June was an interesting month. Ran 43.5 miles. But, for the reading it was full of short stories and quick reads. Finished:
- The Millstone by Margaret Drabble
- Thirty-Three Teeth by Colin Cotterill
- Love Medicine by Louise Erdrich
- Yocandra in the Paradise of Nada by Zoe Valdes
- A Bridge Too Far by Cornelius Ryan (AB)
- A Death in the Family by James Agee
- Edge of Time by Loula Grace Erdman – probably my favorite
- “A perfect Day for a Bananafish” by JD Salinger
- “For Esme – with Love and Squalor” by JD Salinger
- “The Orphan” by Nell Freudenberger
- “Outside the Eastern Gates” by Nell Freudenberger
- “Four Calling Brids, Three French Hens” by Lorrie Moore
- “People Like That Are the Only People Here” by Lorrie Moore
- “Mr Squishy” by David Foster Wallace
- “The Suffering Channel” by David Foster Wallace
- “Blight” by David Bezmozgis
- “Hot Ice” by David Bezmozgis
For fun I read two books related to running:
- Anatomy, Stretching and Training for Marathoners by Dr. Philip Striano
- Rocket Fuel by Matthew Kadrey, MD
And for the Early Review program with LibraryThing, another book about running:
- Off the Beaten Trail by Meghan Hicks and Bryon Powell
Cotterill, Colin. Thirty-Three Teeth. New York: SoHo Press, 2005.
Reason read: to continue the series started in April in honor of Rocket Day in Laos.
Thirty-Three Teeth takes up exactly where The Coroner’s Lunch left off. It is now March 1977 and an Asian black bear has just escaped from somewhere. Is this the terrible beast that has been mauling unsuspecting victims to death?
Adding to Dr. Siri’s title of reluctant coroner is confused psychic – “for reasons he was still trying to fathom he’d been delegated Lao’s honorary consul to the spirit world” (p 13).
Siri still has his sidekicks, Nurse Dtui, Mr. Geung and even Saloop, the dog who hated him in the beginning of Coroner’s Lunch. Nurse Dtui and Saloop have bigger roles this time around.
As an aside, the title of the book comes from the belief that if someone has 33 teeth it is a sign they were born as a bridge to the spirit world. You guessed it, Dr. Siri has 33 teeth. One of the best scenes is when he is trying to run his tongue along his teeth to count them.
Spoiler alert: Revenge is a powerful thing. I was very sad by what happened to Saloop.
Lines that made me laugh, “Diarrhea, in it’s most vindictive state, can erase even thoughts of terror” (p 20), “Siri was impressed that the department of information could provide so little of it” (p 31), “Honesty can be a dirty gift” (p 65), and one more, “When you befriend a man whose mind lives on a distant star, you deserve whatever you get” (p 159).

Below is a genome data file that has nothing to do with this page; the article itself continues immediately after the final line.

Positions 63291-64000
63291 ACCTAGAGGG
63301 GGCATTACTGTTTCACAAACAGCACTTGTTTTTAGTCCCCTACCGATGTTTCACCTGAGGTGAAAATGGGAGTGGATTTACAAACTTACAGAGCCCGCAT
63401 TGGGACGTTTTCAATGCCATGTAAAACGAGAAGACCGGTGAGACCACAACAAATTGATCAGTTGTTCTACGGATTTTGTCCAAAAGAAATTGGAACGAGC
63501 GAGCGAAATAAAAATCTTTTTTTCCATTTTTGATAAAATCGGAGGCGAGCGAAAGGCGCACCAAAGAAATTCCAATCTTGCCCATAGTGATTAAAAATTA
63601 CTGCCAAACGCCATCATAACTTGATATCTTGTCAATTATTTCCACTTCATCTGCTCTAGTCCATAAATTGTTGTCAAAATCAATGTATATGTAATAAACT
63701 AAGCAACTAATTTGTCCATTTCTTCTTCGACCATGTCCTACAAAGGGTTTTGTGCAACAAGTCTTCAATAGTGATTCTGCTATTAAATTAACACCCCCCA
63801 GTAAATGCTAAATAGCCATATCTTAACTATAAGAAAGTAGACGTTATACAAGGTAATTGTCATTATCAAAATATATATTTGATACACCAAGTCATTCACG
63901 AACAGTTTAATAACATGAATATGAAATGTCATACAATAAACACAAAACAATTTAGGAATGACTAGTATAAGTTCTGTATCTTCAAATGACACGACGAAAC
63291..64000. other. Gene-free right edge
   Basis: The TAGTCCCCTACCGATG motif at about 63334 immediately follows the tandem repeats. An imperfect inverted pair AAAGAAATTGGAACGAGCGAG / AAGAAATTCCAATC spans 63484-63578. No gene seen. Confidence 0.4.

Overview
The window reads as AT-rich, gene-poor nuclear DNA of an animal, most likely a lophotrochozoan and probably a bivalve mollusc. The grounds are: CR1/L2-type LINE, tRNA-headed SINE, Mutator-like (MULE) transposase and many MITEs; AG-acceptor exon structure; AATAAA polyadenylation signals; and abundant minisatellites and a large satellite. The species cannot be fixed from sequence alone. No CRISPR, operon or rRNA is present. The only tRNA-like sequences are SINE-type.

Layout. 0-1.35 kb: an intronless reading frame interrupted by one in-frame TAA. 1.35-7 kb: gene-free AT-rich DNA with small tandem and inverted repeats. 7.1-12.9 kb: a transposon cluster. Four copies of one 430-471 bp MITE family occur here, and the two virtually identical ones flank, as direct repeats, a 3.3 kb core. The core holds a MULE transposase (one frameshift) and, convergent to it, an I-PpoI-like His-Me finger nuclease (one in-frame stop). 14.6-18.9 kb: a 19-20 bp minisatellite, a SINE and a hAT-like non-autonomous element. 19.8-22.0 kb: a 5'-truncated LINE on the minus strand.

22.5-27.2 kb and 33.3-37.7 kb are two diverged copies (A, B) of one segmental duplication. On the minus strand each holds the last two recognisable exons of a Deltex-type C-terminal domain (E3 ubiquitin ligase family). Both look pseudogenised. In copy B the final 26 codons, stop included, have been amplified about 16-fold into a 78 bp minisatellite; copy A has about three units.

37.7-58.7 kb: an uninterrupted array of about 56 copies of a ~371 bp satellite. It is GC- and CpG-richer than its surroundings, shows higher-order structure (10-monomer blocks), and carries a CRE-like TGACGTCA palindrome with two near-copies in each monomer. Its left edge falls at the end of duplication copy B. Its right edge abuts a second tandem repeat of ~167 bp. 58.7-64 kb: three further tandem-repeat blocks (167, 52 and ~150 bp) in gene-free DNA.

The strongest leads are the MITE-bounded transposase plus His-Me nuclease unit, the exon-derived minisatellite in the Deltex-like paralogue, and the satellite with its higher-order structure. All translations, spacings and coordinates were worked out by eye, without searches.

Author fact: at the time of publication of Thirty-Three Teeth Cotterill was living in Thailand.
Book trivia: Thirty-Three Teeth is short; easily read in one day.
BookLust Twist: from Book Lust To Go in the chapter called “Laos” (p 128).
May is ending with disappointment. The caboose of the story (instead of the whole train) is that due to work obligations Kisa & I were not able to make it to Maine for a long weekend over the holiday. As a result I had to burn two vacation days at home. June will be a better month. But, to be fair – May wasn’t so shabby for books:
- Brilliant Orange by David Winner
- Bold Spirit by Linda Hunt
- Jordan by E. Borgia
- One Day in the Life of Ivan Denisovich by Aleksandre Solzhenitsyn
- Coroner’s Lunch by Colin Cotterill
- The Chosen by Chaim Potok
- Map of Another Town by MFK Fisher
- All the Rage by Martin Moran (ER)
- Arab and Jew by David Shipler
- Perks of Being a Wallflower by David Chbosky
- Master of the Senate by Robert Caro
For JUNE, here are the books & why:
- Yocandra in the Paradise of Nada by Zoe Valdes in honor of Caribbean Heritage Month
- Thirty-Three Teeth by Colin Cotterill to continue the series started in May
- Love Medicine by Louise Erdrich in honor of her birth month
- The Millstone by Margaret Drabble in honor of family month
- A Bridge Too Far by Cornelius Ryan in honor of World War II (D-Day)
June is National Short Story Month:
- from Birds of America by Lorrie Moore: